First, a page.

Carolyn Dixon walked with a heavy heart Sunday morning.
The Murrayville resident was among many who wrote on a tribute poster laid out on a table at the Terry Rox Run, that started and finished at Douglas Park Sept. 15.
Her words: "In Honour of our son Andrew, always 'ride on.' Carolyn, Tom."
Andrew Dixon, an avid cyclist, died from a rare form of sinus cancer on June 21.
He was 35 and is survived by his family that includes his two young children.
Carolyn wore her son's cycling jersey during her walk, because, she said, "he couldn't."
Andrew rode in the Ride To Conquer Cancer benefiting the BC Cancer Foundation in 2009 and 2011. He registered for this year's ride held June 15-16 but wasn't able to take part because he was in hospice care.
"His friends all rode for him," Carolyn said. "So I'm wearing the jersey that he couldn't wear."
Leading up to the ride, Andrew wrote on his sponsorship page: "I have first hand experience with the treatment and support services offered through the BC Cancer Agency with funding coming from the BC Cancer Foundation."
Asked how emotional this year's Terry Fox Run is for her, Carolyn answered, "Extremely."
"We've got some friends we're going to be walking with, me and my husband [Tom]," she said. "This has very special meaning to us."
The 33rd annual run was held across Canada and the world, to honour the memory of Terry Fox while raising millions for cancer research.
To raise awareness and funds in his fight against cancer, Fox ran an average of 42 kilometres every day for 143 days before the disease forced him off the road on Sept. 1, 1980 On Feb. 1, 1981, Fox's dream of raising $1 for every Canadian was realized - the Terry Fox Marathon of Hope fund totaled $24.17 million.
Fox died June 28, 1981.
To date, more than $800 million has been raised worldwide for cancer research in Fox's name, with 84 cents of each dollar raised through the Terry Fox Foundation going to cancer research.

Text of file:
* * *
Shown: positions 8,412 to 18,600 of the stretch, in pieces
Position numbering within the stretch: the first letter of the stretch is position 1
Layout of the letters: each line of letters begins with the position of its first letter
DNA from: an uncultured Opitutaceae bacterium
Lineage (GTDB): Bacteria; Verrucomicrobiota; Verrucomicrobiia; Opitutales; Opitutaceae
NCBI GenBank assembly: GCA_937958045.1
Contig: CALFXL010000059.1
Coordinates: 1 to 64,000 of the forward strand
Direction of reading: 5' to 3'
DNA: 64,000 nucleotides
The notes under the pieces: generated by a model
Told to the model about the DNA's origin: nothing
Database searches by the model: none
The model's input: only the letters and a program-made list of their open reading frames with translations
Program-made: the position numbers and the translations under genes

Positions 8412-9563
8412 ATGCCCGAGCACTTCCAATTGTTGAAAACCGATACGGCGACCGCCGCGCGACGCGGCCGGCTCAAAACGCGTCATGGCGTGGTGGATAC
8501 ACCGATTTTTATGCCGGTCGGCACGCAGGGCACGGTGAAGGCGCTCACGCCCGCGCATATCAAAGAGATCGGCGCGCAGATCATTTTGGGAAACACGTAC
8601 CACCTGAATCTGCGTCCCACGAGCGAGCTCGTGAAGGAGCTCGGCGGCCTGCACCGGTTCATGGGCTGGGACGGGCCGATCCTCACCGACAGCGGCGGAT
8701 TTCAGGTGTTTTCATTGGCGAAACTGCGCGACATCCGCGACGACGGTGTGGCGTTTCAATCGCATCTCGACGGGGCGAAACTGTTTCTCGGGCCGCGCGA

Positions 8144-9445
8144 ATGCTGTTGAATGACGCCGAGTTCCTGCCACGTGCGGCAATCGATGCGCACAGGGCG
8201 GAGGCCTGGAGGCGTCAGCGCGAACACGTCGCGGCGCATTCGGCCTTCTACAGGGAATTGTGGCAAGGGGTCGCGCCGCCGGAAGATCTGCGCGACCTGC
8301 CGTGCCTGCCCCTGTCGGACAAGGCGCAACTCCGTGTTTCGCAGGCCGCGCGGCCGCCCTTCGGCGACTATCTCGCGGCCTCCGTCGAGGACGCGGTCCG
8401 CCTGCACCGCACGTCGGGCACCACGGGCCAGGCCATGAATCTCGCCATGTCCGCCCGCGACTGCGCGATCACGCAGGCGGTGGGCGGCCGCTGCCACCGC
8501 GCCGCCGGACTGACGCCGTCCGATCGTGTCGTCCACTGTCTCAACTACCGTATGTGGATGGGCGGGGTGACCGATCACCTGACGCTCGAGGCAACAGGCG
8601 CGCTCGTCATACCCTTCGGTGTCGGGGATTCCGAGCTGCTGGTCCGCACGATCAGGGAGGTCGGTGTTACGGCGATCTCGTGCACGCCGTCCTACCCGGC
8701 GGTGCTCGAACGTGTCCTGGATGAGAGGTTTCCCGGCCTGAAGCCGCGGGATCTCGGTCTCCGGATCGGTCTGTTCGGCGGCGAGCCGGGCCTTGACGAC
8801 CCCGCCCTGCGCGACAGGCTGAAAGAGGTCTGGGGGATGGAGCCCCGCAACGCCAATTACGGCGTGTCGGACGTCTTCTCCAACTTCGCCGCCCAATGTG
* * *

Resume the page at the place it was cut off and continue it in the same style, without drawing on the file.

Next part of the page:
The two Langley fundraisers went off as planned, thanks to the work of organizers and volunteers.
But in a few communities across Canada, including Abbotsford, Terry Fox runs were cancelled because of a lack of volunteers.
This came as a surprise to Midori Turner from the Rotary Club of Langley Sunrise, who organized the Walnut Grove run. "I did not hear that," said Turner, in her first year organizing the run. "That's too bad."
Turner said she has been touched by cancer, with family members battling the disease.
In Langley City, participants ran, walked, cycled, and travelled in buggies along one-, five-and 10-kilometre routes, starting from Douglas Park at 10 a.m. Organizers of the City fundraiser thanked volunteers and called the event, which generated close to $9,000, a great success.
"Everyone had a great time. We wanted to raise money and we wanted to salute Terry's epic Marathon of Hope. We wanted to celebrate a true Canadian hero, and we did!" said Lilianne Fuller, the 2013 chair of the Langley City volunteer committee.
There were 262 registered participants. And at the run site in Douglas Park, visitors were invited to enjoy the festival atmosphere and have fun.
Volunteers were in abundance, as well.
"A total of 58 volunteers came together to make the event a great success. Considering some runs were cancelled due to a lack of volunteers, we consider ourselves blessed," Fuller said. "Langley truly is a volunteer hub."
Plans are already underway for next year's run.
Walnut Grove participants, including Township Mayor Jack Froese and former Township councillor Howie Vickberg, started their run/ walk/ride from the Walnut Grove Community Centre an hour earlier.
"We feel it's a great event for the community," Turner said. "[The] Terry Fox [Foundation] does a great job of supporting the event as well. This is just an easy project for us to take on and help out the community, and help promote awareness about Terry Fox and his cause."
@ Copyright 2013